Bill would move Victoria, Kenbridge elections to Nov.

Published 5:31 pm Wednesday, January 27, 2021

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State and local elected officials have expressed concern about a piece of legislation the Virginia Senate passed Thursday, Jan. 21, that — if it becomes law — would shift all May local elections to November moving forward.

The legislation, Senate Bill 1157 (SB 1157), required a tie-breaking vote from Lt. Gov. Justin Fairfax to pass in the state Senate. It has yet to come before the full Virginia House of Delegates.

Supporters of the bill have said low-turnout May elections are undemocratic, failing to get citizens engaged in local politics.

But Kenbridge Town Manager Tony Matthews shared concerns with the legislation on a variety of fronts Tuesday, Jan. 26.

Tony Matthews

“The bill that passed the Senate to move elections from May to November will make it tough on small towns and local governments to fill vital seats left vacant by any number of reasons — resignations, illness, family matters, etc.,” he said. “This move will make it harder for local government, which is much closer to the needs of its citizens, to function at what is already a much slower pace than the changing needs of the people.”

He noted that oftentimes, local government officials cannot act on a situation due to mandates that have been put into place by higher levels of government.

“This (bill) will only slow down the process (by which) we can help our citizens,” he said. “It will also be hard for those elected officials who are nonpartisan to remove themselves from the stigma of party affiliation.”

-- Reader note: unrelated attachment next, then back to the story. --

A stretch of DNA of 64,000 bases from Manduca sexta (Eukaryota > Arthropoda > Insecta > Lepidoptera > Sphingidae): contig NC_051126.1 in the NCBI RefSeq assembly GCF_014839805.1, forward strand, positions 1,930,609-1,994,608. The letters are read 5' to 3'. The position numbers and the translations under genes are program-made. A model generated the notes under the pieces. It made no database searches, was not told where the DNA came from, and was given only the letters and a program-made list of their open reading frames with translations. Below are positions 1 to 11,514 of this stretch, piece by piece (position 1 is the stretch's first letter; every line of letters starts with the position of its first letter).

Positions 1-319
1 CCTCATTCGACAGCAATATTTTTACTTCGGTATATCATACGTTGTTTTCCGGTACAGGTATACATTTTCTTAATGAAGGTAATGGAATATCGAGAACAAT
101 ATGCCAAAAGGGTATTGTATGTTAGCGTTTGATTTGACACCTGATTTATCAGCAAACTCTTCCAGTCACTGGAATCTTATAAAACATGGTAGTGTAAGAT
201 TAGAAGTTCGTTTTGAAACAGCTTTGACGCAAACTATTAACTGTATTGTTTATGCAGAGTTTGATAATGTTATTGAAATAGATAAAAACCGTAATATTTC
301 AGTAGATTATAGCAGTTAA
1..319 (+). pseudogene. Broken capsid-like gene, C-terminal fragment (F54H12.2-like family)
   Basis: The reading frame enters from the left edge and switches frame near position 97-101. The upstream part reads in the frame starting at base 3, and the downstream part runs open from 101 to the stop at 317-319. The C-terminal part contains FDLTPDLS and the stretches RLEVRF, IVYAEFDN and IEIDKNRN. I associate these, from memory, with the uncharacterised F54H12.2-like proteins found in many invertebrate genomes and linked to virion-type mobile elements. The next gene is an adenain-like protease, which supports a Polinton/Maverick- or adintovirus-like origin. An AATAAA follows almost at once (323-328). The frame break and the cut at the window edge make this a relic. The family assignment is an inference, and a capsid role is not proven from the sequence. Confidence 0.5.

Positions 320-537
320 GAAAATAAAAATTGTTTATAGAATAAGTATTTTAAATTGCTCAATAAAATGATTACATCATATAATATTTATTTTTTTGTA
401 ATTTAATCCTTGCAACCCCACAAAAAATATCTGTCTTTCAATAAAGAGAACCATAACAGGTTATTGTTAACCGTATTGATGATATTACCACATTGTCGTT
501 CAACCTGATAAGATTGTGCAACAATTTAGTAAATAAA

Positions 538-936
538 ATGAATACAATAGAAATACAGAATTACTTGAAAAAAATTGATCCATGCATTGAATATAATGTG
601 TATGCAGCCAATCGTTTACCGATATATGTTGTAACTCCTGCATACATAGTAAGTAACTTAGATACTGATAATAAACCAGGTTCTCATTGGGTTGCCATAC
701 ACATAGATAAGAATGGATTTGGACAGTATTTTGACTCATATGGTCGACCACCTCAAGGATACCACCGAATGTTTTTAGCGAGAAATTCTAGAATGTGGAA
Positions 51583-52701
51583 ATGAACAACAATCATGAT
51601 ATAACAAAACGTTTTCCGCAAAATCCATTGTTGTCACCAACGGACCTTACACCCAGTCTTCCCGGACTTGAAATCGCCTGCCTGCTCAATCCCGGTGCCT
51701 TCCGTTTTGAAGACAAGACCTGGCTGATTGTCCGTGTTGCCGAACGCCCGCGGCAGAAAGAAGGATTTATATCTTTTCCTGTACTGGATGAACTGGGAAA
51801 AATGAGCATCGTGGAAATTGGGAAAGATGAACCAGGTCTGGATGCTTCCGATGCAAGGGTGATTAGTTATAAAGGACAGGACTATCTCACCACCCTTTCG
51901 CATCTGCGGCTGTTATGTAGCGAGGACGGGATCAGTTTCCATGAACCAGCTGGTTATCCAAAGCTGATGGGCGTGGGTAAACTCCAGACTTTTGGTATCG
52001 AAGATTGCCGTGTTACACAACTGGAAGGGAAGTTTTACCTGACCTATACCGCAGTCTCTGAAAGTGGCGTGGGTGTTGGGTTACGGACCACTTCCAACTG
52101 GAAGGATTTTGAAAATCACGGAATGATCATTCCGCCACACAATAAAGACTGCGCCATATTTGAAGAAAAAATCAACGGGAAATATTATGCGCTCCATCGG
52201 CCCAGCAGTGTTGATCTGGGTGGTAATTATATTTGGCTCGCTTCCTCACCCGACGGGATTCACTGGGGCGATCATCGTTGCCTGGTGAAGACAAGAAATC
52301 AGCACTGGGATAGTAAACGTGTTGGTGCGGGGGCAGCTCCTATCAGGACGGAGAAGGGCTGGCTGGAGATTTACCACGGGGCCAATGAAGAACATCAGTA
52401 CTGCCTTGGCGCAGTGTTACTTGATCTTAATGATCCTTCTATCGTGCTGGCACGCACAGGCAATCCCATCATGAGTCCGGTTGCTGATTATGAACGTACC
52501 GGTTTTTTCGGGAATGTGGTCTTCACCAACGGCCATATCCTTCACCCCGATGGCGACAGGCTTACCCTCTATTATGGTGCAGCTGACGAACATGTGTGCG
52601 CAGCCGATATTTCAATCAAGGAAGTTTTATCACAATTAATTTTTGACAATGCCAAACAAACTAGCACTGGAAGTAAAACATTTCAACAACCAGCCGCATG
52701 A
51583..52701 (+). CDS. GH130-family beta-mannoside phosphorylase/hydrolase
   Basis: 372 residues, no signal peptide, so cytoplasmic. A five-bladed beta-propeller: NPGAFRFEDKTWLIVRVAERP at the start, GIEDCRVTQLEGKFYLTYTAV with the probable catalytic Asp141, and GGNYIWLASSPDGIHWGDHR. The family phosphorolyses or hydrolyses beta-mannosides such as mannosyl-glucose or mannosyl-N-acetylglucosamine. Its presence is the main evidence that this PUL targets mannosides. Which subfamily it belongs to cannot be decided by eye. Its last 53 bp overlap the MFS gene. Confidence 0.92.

If HB 1157 becomes law, local elections will be held at the same time as partisan national and state elections, potentially leading local elections to be seen through a similarly partisan lens.

“Most candidates and elected officials just want to help the people they serve — do the right thing, regardless of how a particular party may stand,” Matthews said. “Moving elections will potentially couple candidates to partisan tickets.”

Additionally, if the bill becomes law, it would extend the expiring terms of local elected officials from midyear to the end of the year after the November elections.

Tammy Brankley Mulchi, legislative assistant for Del. Tommy Wright, who represents Virginia’s 61st District, said Wright has been talking with the localities in his district about the bill.

“While some support it, others have concerns,” she stated in a Monday, Jan. 25, email. “One concern is that only those in the town can vote when you have a local town election. When you move everything to November, you will have some people coming into the same precinct who cannot vote in the local elections; therefore, they will need a different ballot, making things more confusing.  He will study both sides of the issue before he votes if it comes before the full House of Delegates.”